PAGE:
Life insurance is one of the most important components of your personal financial plan. Unfortunately, life insurance is poorly understood, and breadwinners' mistakes invariably cause great financial hardship for their survivors. The primary purpose of life insurance is to protect your survivors from the adverse financial consequences of your premature death.
If service members have no survivors, then it's unnecessary to buy life insurance beyond the amount needed to pay for any outstanding debts or settle the estate.
If service members are married or have young children, then it's prudent to have life insurance to insulate the family from financial disaster. service members who want to marry or have children soon should explore life insurance options.
How Much Life Insurance Do Service Members Need?
The general idea in determining life insurance needs is the estimate the family's actual financial situation in the event of the policyholder's death. Life insurance is not a measure of devotion to loved ones or a monument to self-importance. It is insurance in case of premature death, and it should be used to protect dependents against undue financial hardship.
If a service member is not alive to provide for his or her family, insurance coverage should be sufficient to enable them to live comfortably. service members should determine the expenses survivors would incur in the years following their death and the income they will receive. By matching income with expenses, policyholders can easily see any short-falls (there may be none) that are best covered by life insurance.
Plan for a basic monthly income for the family, plus additional needs such as education for the children, special medical care for predictable problems, and a reserve for emergencies. As life changes, some of the needs disappear. For example, if the policyholder's children are grown and through college, there is no need to leave money for the children's education. Thus service members need to reevaluate insurance needs periodically to make sure the survivors' situation hasn't changed. In any case, there is never a requirement to make the policyholder's family wealthy upon his or her death; buy only the coverage for identifiable needs.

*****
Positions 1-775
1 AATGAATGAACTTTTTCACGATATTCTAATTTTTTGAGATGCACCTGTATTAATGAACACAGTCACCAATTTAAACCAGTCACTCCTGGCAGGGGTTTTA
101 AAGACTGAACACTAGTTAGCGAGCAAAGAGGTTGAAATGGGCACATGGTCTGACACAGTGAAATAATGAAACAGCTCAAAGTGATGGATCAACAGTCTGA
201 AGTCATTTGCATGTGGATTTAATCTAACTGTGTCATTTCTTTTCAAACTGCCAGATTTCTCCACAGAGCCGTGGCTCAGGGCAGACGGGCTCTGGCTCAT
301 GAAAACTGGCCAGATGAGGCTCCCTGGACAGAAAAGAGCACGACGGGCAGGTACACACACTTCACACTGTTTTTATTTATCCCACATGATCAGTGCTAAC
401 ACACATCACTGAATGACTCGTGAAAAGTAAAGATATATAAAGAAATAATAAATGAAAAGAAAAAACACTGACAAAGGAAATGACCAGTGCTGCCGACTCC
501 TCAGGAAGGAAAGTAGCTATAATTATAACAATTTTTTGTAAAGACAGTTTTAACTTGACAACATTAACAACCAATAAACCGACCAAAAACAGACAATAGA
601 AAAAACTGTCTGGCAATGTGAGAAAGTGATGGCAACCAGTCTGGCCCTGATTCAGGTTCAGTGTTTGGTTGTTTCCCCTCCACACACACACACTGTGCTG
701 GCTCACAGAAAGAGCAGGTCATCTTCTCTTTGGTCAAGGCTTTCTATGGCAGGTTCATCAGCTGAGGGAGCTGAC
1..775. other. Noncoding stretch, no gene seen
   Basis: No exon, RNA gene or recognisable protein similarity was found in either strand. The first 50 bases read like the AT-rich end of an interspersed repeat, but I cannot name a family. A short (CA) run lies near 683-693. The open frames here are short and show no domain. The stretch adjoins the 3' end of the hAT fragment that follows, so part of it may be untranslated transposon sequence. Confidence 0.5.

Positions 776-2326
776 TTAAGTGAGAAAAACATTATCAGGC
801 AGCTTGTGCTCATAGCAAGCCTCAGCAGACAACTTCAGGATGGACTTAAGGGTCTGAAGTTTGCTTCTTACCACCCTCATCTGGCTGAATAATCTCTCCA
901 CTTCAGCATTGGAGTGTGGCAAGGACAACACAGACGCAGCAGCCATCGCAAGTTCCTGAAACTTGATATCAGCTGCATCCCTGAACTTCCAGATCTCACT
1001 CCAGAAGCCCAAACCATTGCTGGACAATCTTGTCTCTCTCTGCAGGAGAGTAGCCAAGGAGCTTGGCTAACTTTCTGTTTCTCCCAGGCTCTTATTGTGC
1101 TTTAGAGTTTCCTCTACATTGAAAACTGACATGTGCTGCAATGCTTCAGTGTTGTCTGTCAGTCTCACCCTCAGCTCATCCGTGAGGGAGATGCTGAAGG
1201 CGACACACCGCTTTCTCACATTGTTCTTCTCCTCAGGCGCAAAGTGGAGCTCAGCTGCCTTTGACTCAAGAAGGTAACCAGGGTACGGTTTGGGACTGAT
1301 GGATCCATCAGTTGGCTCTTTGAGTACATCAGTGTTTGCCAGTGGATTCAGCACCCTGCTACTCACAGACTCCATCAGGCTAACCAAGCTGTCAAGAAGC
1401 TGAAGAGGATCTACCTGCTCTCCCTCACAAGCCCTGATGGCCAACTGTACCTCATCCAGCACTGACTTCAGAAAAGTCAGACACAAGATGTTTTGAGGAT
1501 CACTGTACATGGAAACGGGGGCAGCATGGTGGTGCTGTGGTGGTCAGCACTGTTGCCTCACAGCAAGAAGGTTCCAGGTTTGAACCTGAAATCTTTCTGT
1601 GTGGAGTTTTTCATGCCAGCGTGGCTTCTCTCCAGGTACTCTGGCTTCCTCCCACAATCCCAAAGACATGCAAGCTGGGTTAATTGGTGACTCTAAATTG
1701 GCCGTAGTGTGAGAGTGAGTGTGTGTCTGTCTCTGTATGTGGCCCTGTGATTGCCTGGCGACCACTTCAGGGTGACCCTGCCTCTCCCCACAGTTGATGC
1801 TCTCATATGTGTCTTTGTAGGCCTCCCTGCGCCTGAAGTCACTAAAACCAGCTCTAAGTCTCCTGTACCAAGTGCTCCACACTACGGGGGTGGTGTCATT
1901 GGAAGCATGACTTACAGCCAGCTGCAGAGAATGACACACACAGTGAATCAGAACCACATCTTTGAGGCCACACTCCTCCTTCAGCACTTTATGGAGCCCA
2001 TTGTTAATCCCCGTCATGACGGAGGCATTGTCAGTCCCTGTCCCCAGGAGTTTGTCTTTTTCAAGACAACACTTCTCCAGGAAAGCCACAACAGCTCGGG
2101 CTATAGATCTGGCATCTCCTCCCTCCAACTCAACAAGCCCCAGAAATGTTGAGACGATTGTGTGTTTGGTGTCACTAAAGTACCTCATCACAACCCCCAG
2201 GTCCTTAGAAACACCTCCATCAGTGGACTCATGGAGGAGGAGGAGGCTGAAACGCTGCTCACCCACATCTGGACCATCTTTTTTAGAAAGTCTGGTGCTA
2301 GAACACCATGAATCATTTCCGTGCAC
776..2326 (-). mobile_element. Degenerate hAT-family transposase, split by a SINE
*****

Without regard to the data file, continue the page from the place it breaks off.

The first step is to estimate the monthly expenses the policyholder believes his survivors will face. If you don't know where to start in estimating these expenses, a good rule of thumb is two-thirds of your present monthly income for those years when children will be at home, and one-half after they have left.
What Type of Policy Should You Buy?
Currently, an active duty service member may elect to take up to $400,000 of coverage for $.06 per month per $1,000 of coverage, regardless of age. This is very inexpensive insurance for older officers and noncommissioned officers. In effect, the large numbers of young service members make possible low premiums for the older service members.
For this reason, and because it is convertible after service members leave the service, SGLI should probably be the basic building block of a military family's insurance program. However, military credit unions may offer a better policy at less cost than SGLI.
There are three main types of life insurance:
- Term - Lasts for a specific period; has no savings component. Term life offers the lowest initial premium expense. Over time, however, term insurance premiums can increase significantly. In the long run the cost may even surpass the cost of permanent life insurance.
- Permanent - Premiums are paid until your death but also build savings. This type of life insurance offers guaranteed premiums and guaranteed cash values. Some types offer cash value growth driven by the equity markets. While premiums are higher than you initially would pay for the comparable amount of term insurance, over time the permanent life insurance cost may be lower than term insurance.
- Variable - Has a flexible structure designed to allow greater return on the savings portion of the policy.
Within these major categories, there are many variations that will allow you to meet your life insurance needs.
Get the Coverage Your Family Needs
FSGLI, TSGLI, VGLI, SGLI ... the long list of acronyms and bare minimums may not be enough to cover your family's needs. Explore life insurance options with our free tool, which compares rates and matches you to the coverage you want.